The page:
“Medical clinics in Singapore are carrying out female genital cutting on babies, according to people with first-hand experience of the procedure, despite growing global condemnation of the practice which world leaders have pledged to eradicate. … [I]ts existence in Singapore, a wealthy island state which prides itself on being a modern, cosmopolitan city with high levels of education, shows the challenge of tackling a practice rooted in culture, tradition, and a desire to belong…” (Batha, 10/12).
Thomson Reuters Foundation: Factbox: The hidden cut: female genital mutilation in Asia
“…A U.N. report on female genital mutilation (FGM) this year listed 30 countries where cutting is practiced, almost all in Africa. However, campaigners believe FGM happens in at least 45 countries and is more widespread in Asia than commonly thought. … Here are some Asian countries affected by FGM…” (Batha, 10/12).
Thomson Reuters Foundation: Soap operas could help end female genital cutting: scientists
“Soap operas could be a powerful new tool in changing attitudes around female genital cutting, researchers said on Wednesday, following a study in Sudan where the ritual remains deeply entrenched. The social scientists said their findings suggest that using popular entertainment could be an effective alternative to harsher approaches like criminalization in persuading communities to abandon the harmful practice…” (Malo, 10/12).
- Childhood Hunger Costs Chad Nearly $1B Annually, About 9.5% Of GDP, Report Shows
Thomson Reuters Foundation: Child hunger costs Chad almost $1 billion a year: African Union, U.N.
“Childhood hunger is costing Chad more than 575 billion CFA francs ($982 million) a year in health and education costs and lower productivity in adult life, the African Union and U.N. agencies said in a joint study launched on Wednesday. This is equivalent to 9.5 percent of Chad’s gross domestic product (GDP), the Cost of Hunger in Africa (COHA) study said…” (Whiting, 10/12).
- Millions Face Hunger, Starvation In Northeastern Nigeria Due To Boko Haram Insurgency
Washington Post: ‘A famine unlike any we have ever seen’
“They survived Boko Haram. Now many of them are on the brink of starvation. Across the northeastern corner of [Nigeria], more than three million people displaced and isolated by the militants are facing one of the world’s biggest humanitarian disasters. … The staggering hunger crisis created by the insurgents has been largely hidden from view, partly because it has been extremely dangerous for aid groups and journalists to visit the area. But institutional failures have exacerbated the situation: For over a year, the United Nations and humanitarian groups dramatically underestimated the size of the disaster, and the Nigerian government refused to acknowledge the huge number of people going hungry in Africa’s second-richest nation. Thousands of people have already died because of the inaction, aid experts say…” (Sieff, 10/13).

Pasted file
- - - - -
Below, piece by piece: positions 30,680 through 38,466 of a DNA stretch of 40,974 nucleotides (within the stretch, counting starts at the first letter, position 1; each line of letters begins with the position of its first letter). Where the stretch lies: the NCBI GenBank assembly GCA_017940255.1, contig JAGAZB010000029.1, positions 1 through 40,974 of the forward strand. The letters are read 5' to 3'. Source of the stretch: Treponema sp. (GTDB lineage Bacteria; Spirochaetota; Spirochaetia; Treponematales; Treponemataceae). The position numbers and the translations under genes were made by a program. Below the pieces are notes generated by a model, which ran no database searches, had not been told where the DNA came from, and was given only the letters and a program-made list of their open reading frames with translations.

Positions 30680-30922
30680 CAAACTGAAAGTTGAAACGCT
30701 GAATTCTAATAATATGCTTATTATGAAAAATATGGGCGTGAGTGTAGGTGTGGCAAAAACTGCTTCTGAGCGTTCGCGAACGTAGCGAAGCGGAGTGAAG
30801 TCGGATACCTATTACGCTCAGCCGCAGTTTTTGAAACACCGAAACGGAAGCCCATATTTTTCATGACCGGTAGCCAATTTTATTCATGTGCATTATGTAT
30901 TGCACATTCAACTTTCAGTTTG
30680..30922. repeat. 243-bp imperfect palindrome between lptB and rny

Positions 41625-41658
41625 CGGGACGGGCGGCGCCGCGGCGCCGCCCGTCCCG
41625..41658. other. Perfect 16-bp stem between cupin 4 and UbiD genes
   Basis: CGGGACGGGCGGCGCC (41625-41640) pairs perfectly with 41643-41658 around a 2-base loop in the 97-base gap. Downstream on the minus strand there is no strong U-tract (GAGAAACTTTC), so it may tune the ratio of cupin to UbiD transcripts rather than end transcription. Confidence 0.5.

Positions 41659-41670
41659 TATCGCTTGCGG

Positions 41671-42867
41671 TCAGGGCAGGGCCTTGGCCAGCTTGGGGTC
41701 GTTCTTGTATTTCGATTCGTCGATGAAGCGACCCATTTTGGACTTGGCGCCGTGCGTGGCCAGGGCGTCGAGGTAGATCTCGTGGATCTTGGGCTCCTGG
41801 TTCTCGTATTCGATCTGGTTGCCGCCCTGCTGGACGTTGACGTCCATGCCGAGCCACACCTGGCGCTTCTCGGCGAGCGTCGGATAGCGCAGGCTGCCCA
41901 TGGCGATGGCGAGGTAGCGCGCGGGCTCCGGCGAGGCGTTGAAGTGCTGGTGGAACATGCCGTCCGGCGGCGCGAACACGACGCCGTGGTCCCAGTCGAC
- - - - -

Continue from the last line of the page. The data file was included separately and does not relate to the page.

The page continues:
- In Cape Town Slum, Attempting To Use Toilets Can Be Life Threatening, TRF Reports
Thomson Reuters Foundation: Dying for a pee: Cape Town’s slum residents battle for sanitation
“…Part of Khayelitsha, one of the world’s five biggest slums, Endlovini is home to an estimated 20,000 people who share just 380 or so communal toilets. However, [some families] live in an area where there are no easily accessible toilets at all — and according to the community, residents have literally been dying for a pee…” (Totaro, 10/12).
- India Ranks 97th In 2016 Global Hunger Index, With 15% Of Population Undernourished
Quartz: With 15% of its population undernourished, India still has a serious hunger problem
“Despite an improvement in nutrition levels over the last 15 years, India still has a serious hunger problem: 15 percent of the country’s population remains undernourished. Asia’s third-largest economy has taken a lowly 97th spot in a ranking of 118 countries in the 2016 Global Hunger Index (GHI) released by the International Food Policy Research Institute (IFPRI)…” (Punit, 10/12).
Editorials and Opinions
- Congress Should Fully Fund Maternal, Child Health, International Family Planning Accounts
The Tennessean: Saving Haiti’s mothers, kids in Hurricane Matthew’s wake
Becca Stevens, founder of Thistle Farms and an Episcopal priest, author, and speaker, and Kimberly Williams-Paisley, actor, director, and author
“The current situation in Haiti is being described as catastrophic. … We believe it is our privilege as a nation and our calling as global citizens to continue to help lead global health initiatives. … By fully funding the maternal and child health and international family planning accounts in the annual State & Foreign Operations appropriations bill, the U.S. can continue to provide millions of women around the world with the support they need to time and space out their pregnancies in a healthy way, feed their children, keep their kids in school, combat poverty, and promote gender equality in Haiti and around the world. We know that Congress faces difficult funding choices in a constrained budget environment, but we also want our elected officials to know that they have a strong constituency of support here in Tennessee and across the nation … This bill is a tangible way to advocate for women … coming out of the storm” (10/12).